Good economic policy is good politics: Top Indian economist

Wednesday, 22 June 2016 01:18 -     - {{hitsCtrl.values.hits}}

A top Indian economist last week emphasised that good economic policy is good politics and urged Sri Lanka to look beyond the World Bank-IFC index to improve the country’s ease of doing business.

“There is a growing awareness that good economic policy is good politics,” Associate Professor of Economics at Carleton University in Canada Dr. Vivek Dehejia told the audience while delivering a speech titled ‘Improving the Ease of Doing Business in a Federal Polity: A Case Study of Modi’s India’ at the Institute of Policy Studies (IPS).  dfh

Dr. Dehejia recounted how India’s relatively small growth in manufacturing, which makes up about a fifth of the fastest growing economy in the world, had promoted the Indian Government to see ways to increase labour incentive investment.

“India’s growth has not created a lot of jobs but on average a million new people enter India’s job market every month and there is an increasing need to establish new ways of creating employment. One of the key elements of this is to encourage States to become competitive, especially by establishing progressive policies on labour, land and infrastructure,” he said. 

Several States of India such as Rajasthan and Gujarat have pushed forward with reforms prompting other Chief Ministers to follow. The Central Government is becoming increasingly aware of the need to put Chief Ministers and Provincial Governments to the test on improving local regulations for doing business. 

In contrast Sri Lanka’s model is markedly different. The Central Government makes all crucial economic decisions and provinces are not held accountable for attracting investment. Even the Government’s monthly meeting held by the Finance Minister to help Sri Lanka move up the World Bank rankings only deals with Colombo or the Western Province.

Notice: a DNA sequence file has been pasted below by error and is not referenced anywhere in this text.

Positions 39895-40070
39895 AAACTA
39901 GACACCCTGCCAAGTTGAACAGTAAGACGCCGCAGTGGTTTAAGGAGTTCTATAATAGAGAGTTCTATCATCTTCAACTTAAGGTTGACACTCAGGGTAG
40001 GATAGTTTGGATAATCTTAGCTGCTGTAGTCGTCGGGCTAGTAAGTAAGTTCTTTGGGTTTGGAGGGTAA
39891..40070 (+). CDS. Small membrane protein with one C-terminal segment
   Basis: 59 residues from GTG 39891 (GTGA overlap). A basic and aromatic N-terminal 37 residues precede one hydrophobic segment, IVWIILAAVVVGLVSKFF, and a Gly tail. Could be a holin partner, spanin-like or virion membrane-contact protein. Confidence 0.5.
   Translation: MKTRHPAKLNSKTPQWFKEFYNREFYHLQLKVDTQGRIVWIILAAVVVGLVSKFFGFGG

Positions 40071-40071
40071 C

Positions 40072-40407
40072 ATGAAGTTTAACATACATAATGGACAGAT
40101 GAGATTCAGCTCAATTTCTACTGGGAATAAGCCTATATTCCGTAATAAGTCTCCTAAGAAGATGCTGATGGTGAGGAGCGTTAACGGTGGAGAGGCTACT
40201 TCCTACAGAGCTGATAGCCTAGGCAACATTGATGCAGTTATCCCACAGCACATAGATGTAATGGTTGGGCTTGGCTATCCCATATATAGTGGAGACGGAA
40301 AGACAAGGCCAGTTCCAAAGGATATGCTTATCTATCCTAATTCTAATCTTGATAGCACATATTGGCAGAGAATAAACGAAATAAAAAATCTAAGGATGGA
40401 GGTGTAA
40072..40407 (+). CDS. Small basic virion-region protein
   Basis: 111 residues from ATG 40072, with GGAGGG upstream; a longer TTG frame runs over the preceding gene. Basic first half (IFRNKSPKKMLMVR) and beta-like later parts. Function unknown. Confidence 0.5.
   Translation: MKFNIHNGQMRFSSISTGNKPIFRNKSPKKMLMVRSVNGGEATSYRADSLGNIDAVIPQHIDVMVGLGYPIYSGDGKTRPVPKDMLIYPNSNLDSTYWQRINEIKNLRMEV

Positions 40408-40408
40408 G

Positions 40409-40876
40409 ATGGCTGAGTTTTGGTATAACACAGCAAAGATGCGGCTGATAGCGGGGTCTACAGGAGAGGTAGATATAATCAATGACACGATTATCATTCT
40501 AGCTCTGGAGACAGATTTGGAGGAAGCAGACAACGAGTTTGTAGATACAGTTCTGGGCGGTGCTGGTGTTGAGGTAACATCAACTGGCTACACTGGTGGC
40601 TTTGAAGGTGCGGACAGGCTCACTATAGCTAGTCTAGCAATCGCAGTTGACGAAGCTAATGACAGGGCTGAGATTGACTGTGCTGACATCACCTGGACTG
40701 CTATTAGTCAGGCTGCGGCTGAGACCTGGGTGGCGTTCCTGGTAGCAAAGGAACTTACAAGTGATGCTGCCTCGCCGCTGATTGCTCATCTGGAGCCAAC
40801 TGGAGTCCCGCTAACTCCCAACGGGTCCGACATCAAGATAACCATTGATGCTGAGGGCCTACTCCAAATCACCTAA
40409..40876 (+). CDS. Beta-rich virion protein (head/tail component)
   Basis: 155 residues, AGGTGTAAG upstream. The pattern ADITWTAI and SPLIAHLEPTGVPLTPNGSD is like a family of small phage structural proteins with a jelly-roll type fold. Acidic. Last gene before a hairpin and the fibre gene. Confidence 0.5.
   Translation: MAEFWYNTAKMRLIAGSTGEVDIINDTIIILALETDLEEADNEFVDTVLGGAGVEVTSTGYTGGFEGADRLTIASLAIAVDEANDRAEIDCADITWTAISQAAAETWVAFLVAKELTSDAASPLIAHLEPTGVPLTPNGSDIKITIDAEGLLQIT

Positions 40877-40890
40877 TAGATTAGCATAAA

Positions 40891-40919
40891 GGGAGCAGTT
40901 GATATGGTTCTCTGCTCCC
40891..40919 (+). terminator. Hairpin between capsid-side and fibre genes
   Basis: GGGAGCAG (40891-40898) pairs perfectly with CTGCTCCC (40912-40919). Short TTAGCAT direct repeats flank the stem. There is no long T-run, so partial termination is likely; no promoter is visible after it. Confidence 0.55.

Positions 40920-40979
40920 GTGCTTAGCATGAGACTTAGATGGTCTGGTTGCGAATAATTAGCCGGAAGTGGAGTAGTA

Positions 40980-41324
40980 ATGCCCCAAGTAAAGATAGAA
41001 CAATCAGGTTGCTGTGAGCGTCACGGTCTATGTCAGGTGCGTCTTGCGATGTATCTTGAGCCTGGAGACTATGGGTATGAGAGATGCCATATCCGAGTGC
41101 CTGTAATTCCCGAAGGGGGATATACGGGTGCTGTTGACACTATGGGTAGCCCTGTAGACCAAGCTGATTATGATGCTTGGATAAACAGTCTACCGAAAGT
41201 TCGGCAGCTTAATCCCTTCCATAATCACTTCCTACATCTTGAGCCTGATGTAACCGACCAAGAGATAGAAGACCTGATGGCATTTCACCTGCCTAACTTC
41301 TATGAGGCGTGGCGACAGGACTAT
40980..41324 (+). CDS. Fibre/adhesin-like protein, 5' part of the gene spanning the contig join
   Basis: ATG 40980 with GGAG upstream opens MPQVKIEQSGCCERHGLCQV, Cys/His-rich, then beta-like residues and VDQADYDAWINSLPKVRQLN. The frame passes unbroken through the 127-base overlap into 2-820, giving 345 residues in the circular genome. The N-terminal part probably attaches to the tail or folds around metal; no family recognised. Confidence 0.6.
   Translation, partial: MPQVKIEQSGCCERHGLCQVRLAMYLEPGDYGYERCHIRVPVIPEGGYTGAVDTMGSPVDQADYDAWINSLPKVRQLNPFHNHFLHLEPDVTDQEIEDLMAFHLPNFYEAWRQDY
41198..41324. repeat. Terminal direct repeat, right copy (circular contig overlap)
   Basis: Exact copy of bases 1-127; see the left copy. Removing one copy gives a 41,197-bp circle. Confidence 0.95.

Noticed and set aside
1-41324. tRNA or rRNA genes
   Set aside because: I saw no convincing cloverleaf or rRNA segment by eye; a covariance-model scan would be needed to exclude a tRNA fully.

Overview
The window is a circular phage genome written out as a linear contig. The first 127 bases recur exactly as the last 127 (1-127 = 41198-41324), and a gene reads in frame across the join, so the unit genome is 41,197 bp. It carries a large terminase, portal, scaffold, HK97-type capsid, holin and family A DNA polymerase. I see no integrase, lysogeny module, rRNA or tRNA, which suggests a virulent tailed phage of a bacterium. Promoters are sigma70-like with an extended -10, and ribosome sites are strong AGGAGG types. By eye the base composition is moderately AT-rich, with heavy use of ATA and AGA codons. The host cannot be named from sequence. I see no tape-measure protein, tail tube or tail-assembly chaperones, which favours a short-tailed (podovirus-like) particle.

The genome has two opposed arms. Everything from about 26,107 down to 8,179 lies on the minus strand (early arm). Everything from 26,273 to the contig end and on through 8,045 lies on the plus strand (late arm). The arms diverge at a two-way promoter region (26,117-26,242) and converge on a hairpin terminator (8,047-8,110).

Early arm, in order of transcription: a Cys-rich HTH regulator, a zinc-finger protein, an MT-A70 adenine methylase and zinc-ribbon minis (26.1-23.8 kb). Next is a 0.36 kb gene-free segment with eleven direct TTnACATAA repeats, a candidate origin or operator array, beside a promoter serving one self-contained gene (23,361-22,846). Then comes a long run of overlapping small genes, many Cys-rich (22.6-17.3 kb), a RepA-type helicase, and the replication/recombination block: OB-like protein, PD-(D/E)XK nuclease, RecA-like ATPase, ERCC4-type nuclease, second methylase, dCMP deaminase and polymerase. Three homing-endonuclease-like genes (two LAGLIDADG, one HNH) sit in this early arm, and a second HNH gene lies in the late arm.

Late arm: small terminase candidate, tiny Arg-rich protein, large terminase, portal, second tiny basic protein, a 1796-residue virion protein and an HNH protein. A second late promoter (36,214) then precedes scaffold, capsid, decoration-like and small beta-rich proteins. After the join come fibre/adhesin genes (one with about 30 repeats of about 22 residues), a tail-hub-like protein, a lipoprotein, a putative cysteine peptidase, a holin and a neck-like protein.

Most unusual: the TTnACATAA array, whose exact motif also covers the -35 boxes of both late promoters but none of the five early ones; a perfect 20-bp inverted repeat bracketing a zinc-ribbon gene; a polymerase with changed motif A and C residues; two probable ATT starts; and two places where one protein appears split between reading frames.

A survey on how different provinces perform on encouraging business would provide the Government with crucial information on how to reform the system to make it more company friendly. 

“Policy makers may not realise the differences and differentiate across the board. Such a survey could also identify the deltas within Sri Lanka. Other than the sub-regional differences it would also provide knowledge sharing and friendly competition among provinces,” Dr. Dehejia added.

He also said Sri Lanka would benefit from independently evaluating key impediments to investment across the country rather than depending on global indexes such as the World Bank Ease of Doing Business rankings to define its policy agenda.

The World Bank, partly because it ranks over 190 countries worldwide, will select only one or two key business centres in each country and depends heavily on experts to show weaknesses in its business environment. In Sri Lanka the whole country is evaluated based on the ease of doing business in Colombo and the index fails to note the nuances of investment across the country.

Noting this discrepancy, the think tank under the Indian Government has launched a comprehensive survey covering more than 3,000 manufacturing companies in the small and medium sector to evaluate investment bottlenecks in the 39 odd States of the subcontinent.